Workamping in Yellowstone National Park

Workamping in Yellowstone National Park

Workamping In Yellowstone National Park


According to Wikipedia Workamping can be defined as such: “Workamping, a portmanteau, blending “work” and “camping,” is a form of tent or RV (primarily) camping involving singles, couples or families who work part-time or full-time. The people who are Workamping can be called Workampers. The term “Workamper” was coined by and is a registered trademark of Workamper News.”

We actually landed our first ever workamping job in late November of 2017. This was three months before we went full time in our travel trailer. Julia actually found out about working at Yellowstone through a workamping Facebook group. Neither of us had ever heard of Delaware North prior to applying for this position but this is a company which employs over 55,000 employees across the globe. Delaware North has been managing much of the retail space in the tourist sections of Yellowstone National Park for about 40 years.

The Process: Workamping In Yellowstone National Park

From the beginning the process went fairly smooth. We were offered positions over the phone during our phone interview and were advised we would receive instructional emails in the coming weeks. Upon receiving those emails we filled out the necessary paperwork and returned it then waited for our start date to begin. We provided our availability of June 1st of 2018 through September 19th of 2018. They were flexible enough to work around this schedule.

I was hired as a Floor Supervisor at the Adventure Store in Canyon Village. Julia was hired as a cashier at the General Store in Canyon Village. Julia was offered a Floor Supervisor position on her 3rd day in the store. They put us up at an employee campground near our stores which we shared with other employees of Delaware North as well as employees from the other employers within the park. For people who worked there who did not live in RV’s they provided employee housing in the form of dormitories.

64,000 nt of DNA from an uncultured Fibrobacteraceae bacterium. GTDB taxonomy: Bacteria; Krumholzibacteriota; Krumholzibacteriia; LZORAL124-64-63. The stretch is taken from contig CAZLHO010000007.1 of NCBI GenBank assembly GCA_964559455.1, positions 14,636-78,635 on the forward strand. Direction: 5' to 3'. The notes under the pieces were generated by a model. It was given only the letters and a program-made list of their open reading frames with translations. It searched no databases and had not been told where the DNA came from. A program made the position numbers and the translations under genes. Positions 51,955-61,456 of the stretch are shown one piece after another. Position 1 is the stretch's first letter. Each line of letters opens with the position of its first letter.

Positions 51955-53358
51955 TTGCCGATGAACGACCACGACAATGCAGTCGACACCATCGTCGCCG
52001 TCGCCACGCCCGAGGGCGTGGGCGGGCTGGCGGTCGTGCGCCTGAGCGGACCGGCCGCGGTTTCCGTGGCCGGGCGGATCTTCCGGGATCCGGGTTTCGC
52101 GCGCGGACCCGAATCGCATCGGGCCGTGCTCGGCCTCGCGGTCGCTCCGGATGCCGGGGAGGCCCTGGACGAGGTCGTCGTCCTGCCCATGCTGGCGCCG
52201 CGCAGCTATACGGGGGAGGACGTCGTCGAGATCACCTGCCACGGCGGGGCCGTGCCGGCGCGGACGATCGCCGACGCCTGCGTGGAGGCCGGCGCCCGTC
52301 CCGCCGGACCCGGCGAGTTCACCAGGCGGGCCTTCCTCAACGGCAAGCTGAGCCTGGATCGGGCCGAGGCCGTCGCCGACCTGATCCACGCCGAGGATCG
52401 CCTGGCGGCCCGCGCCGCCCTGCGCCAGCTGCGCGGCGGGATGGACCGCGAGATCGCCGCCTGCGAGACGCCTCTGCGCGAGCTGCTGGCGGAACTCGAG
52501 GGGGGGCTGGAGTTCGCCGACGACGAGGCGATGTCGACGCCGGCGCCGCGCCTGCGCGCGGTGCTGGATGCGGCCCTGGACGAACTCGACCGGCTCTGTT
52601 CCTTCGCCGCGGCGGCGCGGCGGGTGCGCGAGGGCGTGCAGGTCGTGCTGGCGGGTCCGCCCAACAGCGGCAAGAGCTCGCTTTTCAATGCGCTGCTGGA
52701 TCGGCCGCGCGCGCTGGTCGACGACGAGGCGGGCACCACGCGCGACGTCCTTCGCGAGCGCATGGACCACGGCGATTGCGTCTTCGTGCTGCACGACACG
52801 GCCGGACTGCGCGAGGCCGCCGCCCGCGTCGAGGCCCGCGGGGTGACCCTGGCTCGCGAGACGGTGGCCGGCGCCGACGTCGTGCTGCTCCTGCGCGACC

So what did that look like as far as pay and living expenses?

  • The pay ranged from $9.25 to $11.00 an hour depending on your position.  Our average paychecks after all deducted expenses were $800 (combined) per week. We worked for just over 15 weeks so netted about $12,000.
  • We had to pay for our electric usage at the employee campground. Our average cost per month was $60. Dormitory housing cost more because if you are housed in the dorms the electricity is included. Four months of electric bills at an average of $60 totaled $240
  • Housing was provided at low cost which came out of our paychecks every week. We each had $16.10 deducted from our checks each week for a total of $32.20. We had a full hook up site in the employee campground. Those who stayed in the dorms payed a little more than that each week.
  • We each payed $7.50 (approximate) per week to have access to the clinic.   This was a mandatory charge each week and gave us the ability to use the clinic at Lake Village.
  • The company provided an optional EDR (Employee Dining Room) which served 3 meals a day at specific times at a cost of $60 per week per individual. We chose not to utilize this since we still had to feed Nick and he was not eligible to eat in the EDR.
  • Since we were not eating in the EDR we went into town every week to buy groceries. Between gas and groceries we were spending about $125 per week. Averaging $125 per month for gas and groceries at 15 weeks totaled $1875.

So in subtracting our expenditures ($1875 + $240 = $2115) from our net income of approximately $12,000 we made about $9885.

Additional Expenses:

We did have some additional expenses we incurred during our time in Yellowstone. I did not include them above because they were optional expenses.